Let’s look at some examples – QAnonald brokerage collapses and the SIPC can only find $9 billion out of the $10 billion cash and securities belonging to clients, that’s 90%.

Karen has $1 million in cash. She gets back $900k (90%) from the general pool of clients’ assets. SIPC makes her whole with another $100k.

JimBob has $10 million in cash. He gets $9 million back from the general pool, but the SIPC can only give him an extra $250k. He loses 750k for trusting one brokerage firm too much – ouch.

Forrest has $5 million in exchange-traded funds (ETFs), valued on the day the trustee gets appointed to oversee QAnonald’s liquidation. He gets $4.5 million back from the general pool, the SIPC makes him whole with another $500k in stocks or cash.

Eric has $6 million in exchange-traded funds (ETFs). He gets back $5.4 million from the general pool, but the SIPC can only give him $500k. He loses $100k.


Note that it’s pretty safe to invest more than $500k in an individual account. There is less than one case of failure per year out of 3,524 US brokerages. And it’s hugely unlikely the brokerage will collapse with ALL client assets missing.

In fact, the average recovery rate of all client assets in the SIPC’s 50-year history is 99.3%, leaving the SIPC to make up the remaining 0.7%. Only 0.05% of people claiming money from the SIPC’s protection program exceeded its limits and lost out. IB has additional insurance protection above the SIPC limits, though it’s maxed out at about $150 million across all its clients.

So it’s very unlikely you would ever lose out, but there’s also a way to get even more protection from the SIPC. Here are the rules:

  • An individual account gets $500k protection (with a $250k sub-limit for cash)
  • If you personally have two individual accounts with the same brokerage, that $500k is shared across the two accounts
  • But if you have two individual accounts with different brokerages, each account gets $500k protection
  • If you have a joint account with somebody else, that joint account is treated like a ‘person’ and gets its own $500k protection, separate from your individual account(s). Every joint account you have with a different person (e.g. your wife, your 18-year-old son) has $500k protection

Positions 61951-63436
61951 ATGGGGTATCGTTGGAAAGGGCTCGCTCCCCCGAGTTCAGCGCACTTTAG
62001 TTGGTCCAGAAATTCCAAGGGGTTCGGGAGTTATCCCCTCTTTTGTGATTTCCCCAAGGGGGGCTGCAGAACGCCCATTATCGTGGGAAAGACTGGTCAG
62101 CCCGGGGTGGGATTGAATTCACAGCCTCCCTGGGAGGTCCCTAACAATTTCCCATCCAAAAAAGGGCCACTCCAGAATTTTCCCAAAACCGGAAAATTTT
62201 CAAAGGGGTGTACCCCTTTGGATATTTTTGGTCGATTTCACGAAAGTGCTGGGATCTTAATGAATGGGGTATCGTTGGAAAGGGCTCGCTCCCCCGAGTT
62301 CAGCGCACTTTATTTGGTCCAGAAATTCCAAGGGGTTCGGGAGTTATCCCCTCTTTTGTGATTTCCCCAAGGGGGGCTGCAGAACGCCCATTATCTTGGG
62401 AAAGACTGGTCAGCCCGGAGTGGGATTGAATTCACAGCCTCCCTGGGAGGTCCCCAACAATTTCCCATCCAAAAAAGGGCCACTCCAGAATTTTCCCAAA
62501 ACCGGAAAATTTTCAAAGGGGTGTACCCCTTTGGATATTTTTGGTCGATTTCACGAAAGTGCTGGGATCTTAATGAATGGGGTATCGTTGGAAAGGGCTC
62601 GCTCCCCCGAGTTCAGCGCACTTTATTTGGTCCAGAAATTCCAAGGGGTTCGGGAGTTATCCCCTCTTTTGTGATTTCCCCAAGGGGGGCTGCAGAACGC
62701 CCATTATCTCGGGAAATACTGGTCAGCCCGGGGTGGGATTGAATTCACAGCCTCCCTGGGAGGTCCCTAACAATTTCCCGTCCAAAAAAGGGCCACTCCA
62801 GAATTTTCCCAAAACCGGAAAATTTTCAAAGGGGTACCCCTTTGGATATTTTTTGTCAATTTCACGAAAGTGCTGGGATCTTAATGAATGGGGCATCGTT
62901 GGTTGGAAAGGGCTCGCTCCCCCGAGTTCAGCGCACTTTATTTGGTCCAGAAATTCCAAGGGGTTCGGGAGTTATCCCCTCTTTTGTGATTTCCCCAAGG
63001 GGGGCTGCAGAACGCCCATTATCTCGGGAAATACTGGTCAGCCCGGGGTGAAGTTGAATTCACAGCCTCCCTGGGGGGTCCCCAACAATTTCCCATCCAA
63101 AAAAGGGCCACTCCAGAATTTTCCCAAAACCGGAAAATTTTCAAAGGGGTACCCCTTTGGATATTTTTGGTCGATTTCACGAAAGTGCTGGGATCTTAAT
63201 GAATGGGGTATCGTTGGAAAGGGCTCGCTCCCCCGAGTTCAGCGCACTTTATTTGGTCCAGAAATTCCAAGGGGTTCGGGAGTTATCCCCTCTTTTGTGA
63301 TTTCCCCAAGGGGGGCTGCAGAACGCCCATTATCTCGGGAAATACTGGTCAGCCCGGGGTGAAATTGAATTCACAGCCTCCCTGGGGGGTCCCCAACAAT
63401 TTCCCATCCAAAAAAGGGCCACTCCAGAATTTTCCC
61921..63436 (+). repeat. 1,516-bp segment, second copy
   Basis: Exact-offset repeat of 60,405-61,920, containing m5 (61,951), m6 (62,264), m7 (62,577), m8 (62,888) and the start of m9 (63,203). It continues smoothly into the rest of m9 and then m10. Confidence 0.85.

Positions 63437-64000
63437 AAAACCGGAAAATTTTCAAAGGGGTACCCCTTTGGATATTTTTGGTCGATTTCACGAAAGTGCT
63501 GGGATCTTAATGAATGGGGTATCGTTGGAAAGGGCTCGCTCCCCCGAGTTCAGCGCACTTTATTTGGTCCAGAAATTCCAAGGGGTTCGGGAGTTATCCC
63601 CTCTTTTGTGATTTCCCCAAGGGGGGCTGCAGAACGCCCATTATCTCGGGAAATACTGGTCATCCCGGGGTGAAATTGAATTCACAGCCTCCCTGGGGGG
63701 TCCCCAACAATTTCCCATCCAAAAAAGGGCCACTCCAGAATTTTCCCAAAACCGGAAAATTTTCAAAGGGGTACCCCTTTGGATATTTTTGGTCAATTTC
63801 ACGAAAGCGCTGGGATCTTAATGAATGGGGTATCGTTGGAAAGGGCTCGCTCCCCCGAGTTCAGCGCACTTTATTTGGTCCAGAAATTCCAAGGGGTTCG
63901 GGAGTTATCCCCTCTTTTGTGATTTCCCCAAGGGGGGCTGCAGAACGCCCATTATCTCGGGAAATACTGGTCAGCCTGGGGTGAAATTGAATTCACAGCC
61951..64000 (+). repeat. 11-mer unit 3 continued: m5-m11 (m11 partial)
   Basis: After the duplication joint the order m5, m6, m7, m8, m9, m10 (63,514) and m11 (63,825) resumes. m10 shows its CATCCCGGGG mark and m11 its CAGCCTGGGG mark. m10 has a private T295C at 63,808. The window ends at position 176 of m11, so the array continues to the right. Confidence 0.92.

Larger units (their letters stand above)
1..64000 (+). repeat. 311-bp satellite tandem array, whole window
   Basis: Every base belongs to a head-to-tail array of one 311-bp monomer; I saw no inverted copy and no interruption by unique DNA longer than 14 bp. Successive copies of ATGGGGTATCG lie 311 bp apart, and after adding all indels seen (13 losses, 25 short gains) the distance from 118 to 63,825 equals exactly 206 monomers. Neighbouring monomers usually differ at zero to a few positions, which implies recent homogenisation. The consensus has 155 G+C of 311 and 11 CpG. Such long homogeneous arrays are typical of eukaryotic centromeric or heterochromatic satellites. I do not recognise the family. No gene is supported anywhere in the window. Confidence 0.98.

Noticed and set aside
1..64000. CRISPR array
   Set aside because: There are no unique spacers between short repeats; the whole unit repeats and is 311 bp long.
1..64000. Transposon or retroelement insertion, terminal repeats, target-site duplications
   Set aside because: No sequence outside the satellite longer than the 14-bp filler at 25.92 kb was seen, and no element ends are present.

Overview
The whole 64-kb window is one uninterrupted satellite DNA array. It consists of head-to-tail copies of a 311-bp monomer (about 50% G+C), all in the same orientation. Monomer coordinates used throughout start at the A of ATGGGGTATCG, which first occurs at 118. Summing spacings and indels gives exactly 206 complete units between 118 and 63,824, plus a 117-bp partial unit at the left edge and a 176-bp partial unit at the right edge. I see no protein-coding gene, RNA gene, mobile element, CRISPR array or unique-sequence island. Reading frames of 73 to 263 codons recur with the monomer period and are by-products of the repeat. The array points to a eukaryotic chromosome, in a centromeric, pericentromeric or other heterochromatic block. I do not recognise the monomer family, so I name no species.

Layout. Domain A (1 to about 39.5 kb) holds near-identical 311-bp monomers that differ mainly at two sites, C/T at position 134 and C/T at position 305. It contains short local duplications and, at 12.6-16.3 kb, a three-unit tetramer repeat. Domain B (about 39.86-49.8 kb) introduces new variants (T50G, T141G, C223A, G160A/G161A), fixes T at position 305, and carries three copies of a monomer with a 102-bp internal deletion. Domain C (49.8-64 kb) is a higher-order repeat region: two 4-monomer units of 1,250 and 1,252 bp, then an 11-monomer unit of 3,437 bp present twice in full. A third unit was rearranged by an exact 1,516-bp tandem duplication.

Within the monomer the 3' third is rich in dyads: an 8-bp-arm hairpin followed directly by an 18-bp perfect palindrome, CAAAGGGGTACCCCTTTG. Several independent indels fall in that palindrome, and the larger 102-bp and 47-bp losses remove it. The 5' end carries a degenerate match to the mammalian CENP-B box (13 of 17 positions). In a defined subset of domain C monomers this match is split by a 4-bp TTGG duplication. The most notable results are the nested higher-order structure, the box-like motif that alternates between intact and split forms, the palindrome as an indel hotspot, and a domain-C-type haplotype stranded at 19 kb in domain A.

• Trust accounts, IRA accounts (US-residents only) and custodial accounts for children also get their own protection limits

If you have an account with IB Ireland or IB Luxembourg, you are not covered by the SIPC and your protection limits are €20k instead.

I do encourage you to read the Interactive Brokers Group Strength and Security page and FAQs, as well as the SIPC website. I have done a lot of digging on this to get you the most up-to-date and accurate information but, as usual, I reserve the right to be slightly or completely wrong.

Do you have any questions or comments? Share your thoughts in the Comments section below…

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2 thoughts on “Update on brokerage protection limits”

  1. I’ve yet to sign up for IB, but would ideally like it covered with SIPC protection from the US or UK entity. Do you happen to know what decides which entity you get added to. As a Brit in Taiwan, I would assume it would link with the UK entity. Any pro’s cons between US and UK IB that you know of?

    1. Steve Cronin

      If your base currency is in USD, there is a high chance you will have an account with the US entity. The US entity manages the stocks etc for UK entity clients anyway, so it doesn’t make much difference. You still have SIPC protection.